Dr. Daniel Amen: We're going to talk about the brains of drivers. We're going to talk about things you can do while driving to keep yourself safer, and some very funny stories coming up in this week's podcast, Your Brain on Driving.
You had a conversation with the youngster, who by the way was on this podcast, and we got great comments-
Tana Amen: Oh, I'm so glad.
Dr. Daniel Amen: ... about her. Not so good about us, but great about her.
Tana Amen: That's funny. Yeah, she's a pretty special kid. It's interesting. We drive up in L.A. a lot. Those of you who drive in Los Angeles, I understand. It takes a lot. Just to go to a zen place, it's the one time that my personality just ... I just get really tense, we'll leave it at that, driving in my car.
But we were talking about it, and I was trying to point out to her just how often and how closely you have to pay attention, because we've seen so many accidents. We drive up there so often, and you know, it's a long drive. It can be two hours to get up there. We've seen these accidents happen right in front of us and how quickly they can happen.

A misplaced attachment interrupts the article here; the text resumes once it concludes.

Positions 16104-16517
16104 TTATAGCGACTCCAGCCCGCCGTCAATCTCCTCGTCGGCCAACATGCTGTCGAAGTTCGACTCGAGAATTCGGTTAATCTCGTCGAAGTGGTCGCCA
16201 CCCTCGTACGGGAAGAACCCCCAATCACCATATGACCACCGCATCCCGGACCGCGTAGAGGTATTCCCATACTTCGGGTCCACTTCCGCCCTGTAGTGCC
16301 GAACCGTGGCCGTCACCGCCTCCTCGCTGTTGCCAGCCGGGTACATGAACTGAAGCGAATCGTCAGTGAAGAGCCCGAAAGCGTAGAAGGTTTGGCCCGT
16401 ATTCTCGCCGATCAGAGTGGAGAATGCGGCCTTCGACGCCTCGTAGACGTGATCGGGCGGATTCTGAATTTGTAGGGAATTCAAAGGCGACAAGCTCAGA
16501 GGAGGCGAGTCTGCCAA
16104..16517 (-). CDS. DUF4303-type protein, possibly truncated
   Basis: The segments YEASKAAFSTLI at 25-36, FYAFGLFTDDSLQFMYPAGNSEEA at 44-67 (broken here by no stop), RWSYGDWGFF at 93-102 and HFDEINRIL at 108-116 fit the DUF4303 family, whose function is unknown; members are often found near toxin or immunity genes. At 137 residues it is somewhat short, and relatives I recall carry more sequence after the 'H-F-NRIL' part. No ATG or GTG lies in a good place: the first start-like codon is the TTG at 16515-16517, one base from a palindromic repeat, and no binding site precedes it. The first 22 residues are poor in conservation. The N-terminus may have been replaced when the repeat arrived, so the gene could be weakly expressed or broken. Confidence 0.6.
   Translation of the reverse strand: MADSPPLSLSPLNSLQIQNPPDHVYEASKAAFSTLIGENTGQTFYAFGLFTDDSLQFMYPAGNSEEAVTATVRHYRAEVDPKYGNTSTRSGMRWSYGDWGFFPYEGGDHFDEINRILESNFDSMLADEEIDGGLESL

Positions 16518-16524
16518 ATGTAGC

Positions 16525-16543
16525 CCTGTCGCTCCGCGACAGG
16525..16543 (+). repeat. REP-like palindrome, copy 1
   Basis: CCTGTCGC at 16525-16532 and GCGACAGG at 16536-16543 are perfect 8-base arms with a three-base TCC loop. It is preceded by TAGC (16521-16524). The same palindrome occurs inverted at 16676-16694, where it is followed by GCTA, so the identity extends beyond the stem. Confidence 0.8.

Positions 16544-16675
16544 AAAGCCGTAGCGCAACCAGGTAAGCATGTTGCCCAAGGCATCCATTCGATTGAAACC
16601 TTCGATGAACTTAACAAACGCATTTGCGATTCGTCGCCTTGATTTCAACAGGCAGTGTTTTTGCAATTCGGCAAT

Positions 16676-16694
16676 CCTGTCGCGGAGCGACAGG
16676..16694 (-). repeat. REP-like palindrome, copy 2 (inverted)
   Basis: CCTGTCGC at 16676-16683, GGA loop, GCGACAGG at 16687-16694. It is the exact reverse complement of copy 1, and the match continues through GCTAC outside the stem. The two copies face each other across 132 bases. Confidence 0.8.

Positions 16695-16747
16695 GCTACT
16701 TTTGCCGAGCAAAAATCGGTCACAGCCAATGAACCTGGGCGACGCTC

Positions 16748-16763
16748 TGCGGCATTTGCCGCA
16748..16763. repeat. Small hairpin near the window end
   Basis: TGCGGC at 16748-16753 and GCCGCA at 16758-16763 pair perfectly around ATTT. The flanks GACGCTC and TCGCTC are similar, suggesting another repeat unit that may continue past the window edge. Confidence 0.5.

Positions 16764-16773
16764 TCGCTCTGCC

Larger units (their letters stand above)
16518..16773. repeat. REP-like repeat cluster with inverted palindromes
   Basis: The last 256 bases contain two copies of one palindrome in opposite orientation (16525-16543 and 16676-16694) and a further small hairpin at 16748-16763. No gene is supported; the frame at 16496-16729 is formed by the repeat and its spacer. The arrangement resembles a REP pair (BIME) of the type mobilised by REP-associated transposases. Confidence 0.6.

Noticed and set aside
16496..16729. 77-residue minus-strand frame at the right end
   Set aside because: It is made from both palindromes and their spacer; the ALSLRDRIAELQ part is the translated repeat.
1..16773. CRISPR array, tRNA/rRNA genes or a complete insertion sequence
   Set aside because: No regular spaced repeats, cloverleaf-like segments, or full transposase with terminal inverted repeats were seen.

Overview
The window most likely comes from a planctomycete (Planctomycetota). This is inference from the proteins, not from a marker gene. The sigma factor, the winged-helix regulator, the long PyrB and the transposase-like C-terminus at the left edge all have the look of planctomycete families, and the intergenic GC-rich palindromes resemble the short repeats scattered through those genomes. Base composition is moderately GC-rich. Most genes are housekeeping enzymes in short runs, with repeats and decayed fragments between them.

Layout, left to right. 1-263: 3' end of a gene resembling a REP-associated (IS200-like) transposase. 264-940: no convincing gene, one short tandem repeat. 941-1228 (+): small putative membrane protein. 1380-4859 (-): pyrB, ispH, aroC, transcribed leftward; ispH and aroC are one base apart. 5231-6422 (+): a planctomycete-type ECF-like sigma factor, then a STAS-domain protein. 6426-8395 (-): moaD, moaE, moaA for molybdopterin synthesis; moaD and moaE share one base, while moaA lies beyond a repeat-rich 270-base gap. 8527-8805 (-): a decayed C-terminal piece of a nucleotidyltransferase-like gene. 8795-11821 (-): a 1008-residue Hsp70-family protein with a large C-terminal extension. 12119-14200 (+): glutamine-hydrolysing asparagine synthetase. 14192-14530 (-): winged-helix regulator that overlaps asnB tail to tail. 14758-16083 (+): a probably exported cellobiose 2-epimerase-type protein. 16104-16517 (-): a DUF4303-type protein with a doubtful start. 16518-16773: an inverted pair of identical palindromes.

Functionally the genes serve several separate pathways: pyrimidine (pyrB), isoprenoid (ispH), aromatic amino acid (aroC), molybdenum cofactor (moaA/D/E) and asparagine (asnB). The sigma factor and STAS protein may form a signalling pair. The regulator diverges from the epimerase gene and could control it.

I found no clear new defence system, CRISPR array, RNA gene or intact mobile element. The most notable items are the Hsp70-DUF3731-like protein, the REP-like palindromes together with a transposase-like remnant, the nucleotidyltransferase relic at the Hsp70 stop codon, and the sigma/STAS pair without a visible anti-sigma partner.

So as we were going to DMV, she and I were talking, and she's been nervous. She could've gotten her permit almost six months ago, but she's been too nervous to do it, and she just wasn't in a hurry. We were having this conversation. I said, "You have to think about the fact that people get in the car every day, and they just trust that everyone is going to do what they're supposed to do. They just trust that all the brains they are getting on freeway with, or getting on the road with, are healthy." They're not thinking about the fact that the brains they are getting on the road with have PMS, menopause, they're sleep-deprived, they've got PTSD, ADD, all these slough of ... Or they're intoxicated.
Dr. Daniel Amen: Oh, no. Let's keep going. I apologize if you're in the car listening to this. It's horrifying,-
Tana Amen: It's horrifying.